Are school construction costs rising too quickly?

Dear Editor,
The Ministry of Education is doing an excellent job in moving the sector forward, and we should all provide assistance in preventing them from being taken advantage of by others.
The announced price for the rebuilding of Christ Church Secondary School is surprising. Compared to St. Roses High School, Christ Church Secondary School has been almost twice as expensive. More surprising has been the relative number of students, which, by the way, is not twice as many.
Factoring in inflation and the improvement of added fire prevention, the proposed cost of the school relative to St. Roses High School and the other planned schools does bring into question whether the necessary cost controls are in place to support the planned improvement in the education sector. The perception worsens when you consider that St. Roses is a top 5 school and Christ Church sits in the top 15.
I am all for equal opportunity, but not for the neglect of our best students. Usually, the best students get access to the best facilities, because they have the reputation of making the most of the opportunity. If the strategy in the education sector is to provide a level playing field for all students, then we must ensure that the quality of the investment in the facilities and the capabilities of the schools are at the same high standards.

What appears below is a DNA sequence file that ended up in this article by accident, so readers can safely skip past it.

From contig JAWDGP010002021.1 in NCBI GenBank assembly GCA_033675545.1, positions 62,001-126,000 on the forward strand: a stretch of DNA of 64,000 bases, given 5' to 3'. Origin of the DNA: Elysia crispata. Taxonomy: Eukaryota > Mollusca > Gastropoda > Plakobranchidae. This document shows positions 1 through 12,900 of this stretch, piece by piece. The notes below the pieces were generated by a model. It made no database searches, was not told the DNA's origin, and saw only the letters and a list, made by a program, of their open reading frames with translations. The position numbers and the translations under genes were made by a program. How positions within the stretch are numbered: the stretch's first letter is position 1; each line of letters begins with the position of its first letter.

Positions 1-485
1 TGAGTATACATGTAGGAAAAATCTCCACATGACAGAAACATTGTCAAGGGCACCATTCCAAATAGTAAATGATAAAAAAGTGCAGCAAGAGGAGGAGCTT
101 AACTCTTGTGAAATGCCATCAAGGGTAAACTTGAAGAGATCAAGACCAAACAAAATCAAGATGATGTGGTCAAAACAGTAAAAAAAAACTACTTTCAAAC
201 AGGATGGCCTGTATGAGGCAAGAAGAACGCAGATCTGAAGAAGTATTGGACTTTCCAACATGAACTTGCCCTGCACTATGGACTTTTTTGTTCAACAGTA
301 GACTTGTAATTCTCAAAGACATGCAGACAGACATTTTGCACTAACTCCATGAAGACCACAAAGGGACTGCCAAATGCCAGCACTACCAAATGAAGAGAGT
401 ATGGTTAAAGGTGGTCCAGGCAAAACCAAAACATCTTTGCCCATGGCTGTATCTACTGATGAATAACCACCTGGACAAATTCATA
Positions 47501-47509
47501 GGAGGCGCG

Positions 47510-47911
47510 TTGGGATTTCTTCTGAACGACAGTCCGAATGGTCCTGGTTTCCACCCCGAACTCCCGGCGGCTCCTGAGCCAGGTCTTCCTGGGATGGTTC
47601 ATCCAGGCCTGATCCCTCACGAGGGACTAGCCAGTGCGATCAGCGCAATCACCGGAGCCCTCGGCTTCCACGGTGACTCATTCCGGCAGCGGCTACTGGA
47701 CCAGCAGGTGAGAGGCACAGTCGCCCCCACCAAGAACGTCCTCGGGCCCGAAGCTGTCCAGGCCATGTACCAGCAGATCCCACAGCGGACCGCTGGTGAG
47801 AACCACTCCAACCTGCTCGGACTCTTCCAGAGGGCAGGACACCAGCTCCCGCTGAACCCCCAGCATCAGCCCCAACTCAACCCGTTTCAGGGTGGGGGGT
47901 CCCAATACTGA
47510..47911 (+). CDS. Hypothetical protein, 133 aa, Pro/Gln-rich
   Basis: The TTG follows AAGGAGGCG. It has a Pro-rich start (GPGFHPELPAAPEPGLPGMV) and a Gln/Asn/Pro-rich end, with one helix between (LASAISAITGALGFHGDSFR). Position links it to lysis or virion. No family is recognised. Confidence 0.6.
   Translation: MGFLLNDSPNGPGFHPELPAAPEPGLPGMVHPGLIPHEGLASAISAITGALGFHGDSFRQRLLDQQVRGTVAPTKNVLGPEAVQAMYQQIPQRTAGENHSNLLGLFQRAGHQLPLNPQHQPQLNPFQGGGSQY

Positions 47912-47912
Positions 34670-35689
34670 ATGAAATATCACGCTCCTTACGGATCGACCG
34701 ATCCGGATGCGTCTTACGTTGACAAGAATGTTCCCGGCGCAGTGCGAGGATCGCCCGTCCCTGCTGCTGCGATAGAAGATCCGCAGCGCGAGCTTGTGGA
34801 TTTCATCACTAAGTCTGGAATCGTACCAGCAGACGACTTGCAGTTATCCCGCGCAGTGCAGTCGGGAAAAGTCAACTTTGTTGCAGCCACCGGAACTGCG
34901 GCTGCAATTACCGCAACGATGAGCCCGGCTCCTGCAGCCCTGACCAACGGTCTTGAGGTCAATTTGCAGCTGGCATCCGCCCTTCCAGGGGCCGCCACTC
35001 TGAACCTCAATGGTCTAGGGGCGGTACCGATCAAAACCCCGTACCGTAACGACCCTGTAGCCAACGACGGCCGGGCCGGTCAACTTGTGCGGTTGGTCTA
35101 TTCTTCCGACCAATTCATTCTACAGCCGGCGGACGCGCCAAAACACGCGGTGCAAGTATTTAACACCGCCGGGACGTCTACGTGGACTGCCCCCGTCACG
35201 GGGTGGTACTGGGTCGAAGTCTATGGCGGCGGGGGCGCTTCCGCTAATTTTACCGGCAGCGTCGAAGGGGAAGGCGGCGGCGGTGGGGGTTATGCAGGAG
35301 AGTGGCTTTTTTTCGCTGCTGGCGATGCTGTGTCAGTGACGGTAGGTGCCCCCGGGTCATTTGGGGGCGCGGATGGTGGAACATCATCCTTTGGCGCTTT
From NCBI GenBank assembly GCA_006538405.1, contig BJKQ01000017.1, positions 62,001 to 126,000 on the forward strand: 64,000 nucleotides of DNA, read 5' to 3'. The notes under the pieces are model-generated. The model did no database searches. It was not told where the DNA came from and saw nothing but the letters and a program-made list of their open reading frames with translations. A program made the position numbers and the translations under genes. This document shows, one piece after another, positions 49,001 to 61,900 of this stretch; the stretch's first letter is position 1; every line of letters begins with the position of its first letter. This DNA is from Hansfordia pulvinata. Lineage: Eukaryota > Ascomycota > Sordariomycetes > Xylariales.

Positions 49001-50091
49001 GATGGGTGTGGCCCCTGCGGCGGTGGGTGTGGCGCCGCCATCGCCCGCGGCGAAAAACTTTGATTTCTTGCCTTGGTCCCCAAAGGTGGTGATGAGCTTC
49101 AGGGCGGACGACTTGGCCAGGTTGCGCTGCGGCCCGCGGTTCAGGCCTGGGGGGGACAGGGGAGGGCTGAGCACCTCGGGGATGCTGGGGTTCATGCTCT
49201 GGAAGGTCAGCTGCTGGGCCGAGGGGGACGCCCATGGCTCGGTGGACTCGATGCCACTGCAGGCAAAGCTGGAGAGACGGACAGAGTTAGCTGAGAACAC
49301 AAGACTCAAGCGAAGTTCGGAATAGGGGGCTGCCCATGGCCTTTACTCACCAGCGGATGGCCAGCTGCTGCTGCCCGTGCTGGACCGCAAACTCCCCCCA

The exception is where there is a focus on a particular academic specialisation. For example, a school dedicated to the development of the specialisation of industrial arts should be expected to have additional state-of-the-art capabilities that may not be found at a school with a different academic focus.
Given that a significant portion of the National Budget has been dedicated to education, it would not hurt to have the Audit Office of Guyana (AOG) continually provide assistance on these large capital expenditures. The funds that are currently available for investment in our children were not easy to obtain, and we have waited many decades to have this opportunity to improve the country. Let us all ensure that the opportunity is not wasted.
Guyana is known for its academic achievements, and many Guyanese grace the halls of top learning institutions around the world. Our education system should reflect our capabilities, and the management of the sector should continue to make the most of the little we have. The saying “waste not, want not” is what we were all taught growing up. Let us always keep this in mind during our endeavours to improve the Nation.

Jamil Changlee